Beverly Hills, an illustrious city nestled in the heart of Los Angeles County, has long been associated with opulence, luxury, and a lifestyle of the elite. However, its journey towards becoming a world-renowned symbol of wealth and glamour began in the early 20th century. Let’s explore the captivating history of Beverly Hills in the 1910s and 1920s, tracing its transformation from a rural landscape into a coveted destination for the rich and famous.
Beverly Hills was originally a Spanish ranch named El Rancho Rodeo de las Aguas, meaning "The Ranch of the Gathering Waters." In the early 20th century, the area's potential as a suburban retreat was recognized by investors, including Burton E. Green and Max Whittier. These visionaries purchased the land and embarked on an ambitious development project, transforming the open countryside into a thriving community.
The 1910s witnessed the birth of Beverly Hills as a glamorous enclave favored by the Hollywood elite. With its proximity to the nascent movie industry, the city became a magnet for film stars seeking respite from the bustling city. Celebrities like Mary Pickford, Douglas Fairbanks, and Charlie Chaplin were among the first to acquire lavish estates, paving the way for the area's reputation as a haven for the rich and famous.
During the 1920s, Beverly Hills experienced a surge in architectural development and urban planning. The city's iconic architectural styles, including Mediterranean Revival and Spanish Colonial Revival, began to take shape. Notable architects, such as Elmer Grey and Wallace Neff, were instrumental in designing the luxurious residences that defined the landscape of the city. The Beverly Hills Hotel, with its distinctive pink stucco facade, became an enduring symbol of Beverly Hills' elegance and grandeur.
One of the most renowned shopping destinations in the world, Rodeo Drive, came into prominence in the 1920s. Originally a residential street, Rodeo Drive transformed into a high-end retail district, catering to the affluent residents of Beverly Hills and beyond. Luxury boutiques, upscale shops, and exquisite jewelers lined the street, attracting discerning shoppers seeking the finest in fashion and luxury goods.
Beyond its reputation for wealth and luxury, Beverly Hills also flourished as a cultural hub during the 1910s and 1920s. The city boasted world-class theaters and art galleries, attracting renowned artists, musicians, and intellectuals. The Beverly Hills Playhouse, founded in 1917, became a prominent theater company, staging productions that captivated audiences and fostered a vibrant artistic community.
The 1910s and 1920s were not without challenges for Beverly Hills. The city faced setbacks, including a devastating flood in 1914, which prompted the construction of the Beverly Hills Speedway, a racetrack that hosted prestigious motor racing events. Despite these challenges, Beverly Hills continued to grow and thrive, thanks to the resilience of its residents and the allure of its glamorous lifestyle.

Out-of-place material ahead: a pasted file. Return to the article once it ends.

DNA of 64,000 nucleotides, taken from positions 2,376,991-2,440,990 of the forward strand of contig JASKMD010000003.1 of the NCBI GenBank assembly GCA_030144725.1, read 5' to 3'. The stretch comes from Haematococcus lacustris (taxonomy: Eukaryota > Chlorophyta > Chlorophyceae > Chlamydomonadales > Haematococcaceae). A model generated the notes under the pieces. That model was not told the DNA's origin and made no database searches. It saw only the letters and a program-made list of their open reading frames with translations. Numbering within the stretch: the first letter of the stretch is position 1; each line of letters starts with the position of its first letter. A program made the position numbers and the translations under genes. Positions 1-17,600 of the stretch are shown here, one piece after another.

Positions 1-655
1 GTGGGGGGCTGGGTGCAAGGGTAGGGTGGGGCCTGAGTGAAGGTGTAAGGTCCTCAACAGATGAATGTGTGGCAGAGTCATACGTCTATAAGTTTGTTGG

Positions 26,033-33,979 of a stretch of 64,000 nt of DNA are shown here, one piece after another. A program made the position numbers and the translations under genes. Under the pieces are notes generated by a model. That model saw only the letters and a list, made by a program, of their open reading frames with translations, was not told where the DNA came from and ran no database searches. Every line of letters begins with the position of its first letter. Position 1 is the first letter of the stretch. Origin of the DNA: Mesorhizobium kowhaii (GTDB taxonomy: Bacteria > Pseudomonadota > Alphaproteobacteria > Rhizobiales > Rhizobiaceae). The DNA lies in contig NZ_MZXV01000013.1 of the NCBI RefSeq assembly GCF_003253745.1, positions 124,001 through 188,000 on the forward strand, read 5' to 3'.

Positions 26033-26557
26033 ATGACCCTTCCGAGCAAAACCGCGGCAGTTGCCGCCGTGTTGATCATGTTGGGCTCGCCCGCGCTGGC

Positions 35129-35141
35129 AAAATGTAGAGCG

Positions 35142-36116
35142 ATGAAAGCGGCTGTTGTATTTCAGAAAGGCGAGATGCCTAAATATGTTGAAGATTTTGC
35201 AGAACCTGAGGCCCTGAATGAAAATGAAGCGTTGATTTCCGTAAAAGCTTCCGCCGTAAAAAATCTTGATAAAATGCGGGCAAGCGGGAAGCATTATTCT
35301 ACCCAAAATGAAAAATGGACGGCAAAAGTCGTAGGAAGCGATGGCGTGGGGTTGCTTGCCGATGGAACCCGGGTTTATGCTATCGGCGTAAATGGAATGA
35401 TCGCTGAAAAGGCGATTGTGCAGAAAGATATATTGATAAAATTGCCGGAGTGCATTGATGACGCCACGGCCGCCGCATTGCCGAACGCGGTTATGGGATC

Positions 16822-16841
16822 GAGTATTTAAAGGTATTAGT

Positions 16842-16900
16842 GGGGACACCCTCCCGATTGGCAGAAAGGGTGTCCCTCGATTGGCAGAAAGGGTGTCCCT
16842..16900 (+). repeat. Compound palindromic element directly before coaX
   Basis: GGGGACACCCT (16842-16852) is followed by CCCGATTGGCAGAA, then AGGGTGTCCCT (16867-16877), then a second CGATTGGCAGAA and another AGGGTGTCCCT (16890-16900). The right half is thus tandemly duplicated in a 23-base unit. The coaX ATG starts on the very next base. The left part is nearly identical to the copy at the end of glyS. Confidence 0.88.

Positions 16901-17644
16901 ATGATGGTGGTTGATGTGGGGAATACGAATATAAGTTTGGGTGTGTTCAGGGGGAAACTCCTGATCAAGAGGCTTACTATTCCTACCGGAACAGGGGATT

The transformation of Beverly Hills in the 1910s and 1920s from a rural landscape to a glamorous enclave is a captivating chapter in the city's history. As movie stars and wealthy individuals flocked to the area, Beverly Hills evolved into an iconic symbol of wealth, luxury, and cultural refinement. Its architectural
Pic 1: A great aerial looking NW over what would become the central business district of BH with The Flats stretching beyond in 1922. What can you pick out? I'll post a detailed pic in stories.
Pic 2: One of BH's many beautiful tree-lined streets seen here in 1926. Usually I can pick out the streets by the trees & the relationship to the hills in the distance but I can't figure this one out. Any ideas?
Pic 3: The Beverly Hills Hotel and Will Rogers Memorial Park (then Sunset Park) - 1920. the streetcar, that open space you see on the left, and particularly interested in what seems to be a little door next to the steps in the park.
Pic 4: Greystone in its early stages of construction -1927. Less than two years after this photo was taken, its owner Ned Doheny and his secretary would both be dead in a sensational crime that gripped the city.
Pic 5: Looking down Canon Dr. from just below Elevado - ca. 1918. You can see the first BH Pacific Electric station further ahead.
Pic 6: The gates to the Doheny Ranch - date unknown but looks to be 1920s. The Doheny Ranch was attached to Greystone & together they formed an impressive tract of over 400 acres. They were separated once Lucy Doheny (widow of Ned) put the house & land up for sale in separate deals. Paul Trousdale bought the land & developed his Trousdale Estates starting in 1954.
Pic 7: Looking north up an undeveloped S. Beverly Dr. just below Olympic Blvd. - 1925. The brand new Beverly Theatre is off in the distance which was BH's first movie theater. It was torn down in 2005 and is now the Maybourne.
Pic 8: The short-lived first Beverly Hills City Hall - 1926. Located at Burton Way (today this portion is S. Santa Monica) and Crescent, it was replaced by the current city hall just seven years after being built.
Pic 9: Looking E on Santa Monica from Canon - ca. 1915.
Pic 10: The Beverly Wilshire right around the time it opened as seen from Beverly Dr. - ca. 1928. The Wilshire Beverly Center now blocks this view entirely.
Pics 1-3, 5, 6 & 9 from the USC Archives.
Pics 4, 8 & 10 from the CA State Library.
Pic 7 from the Huntington Archives.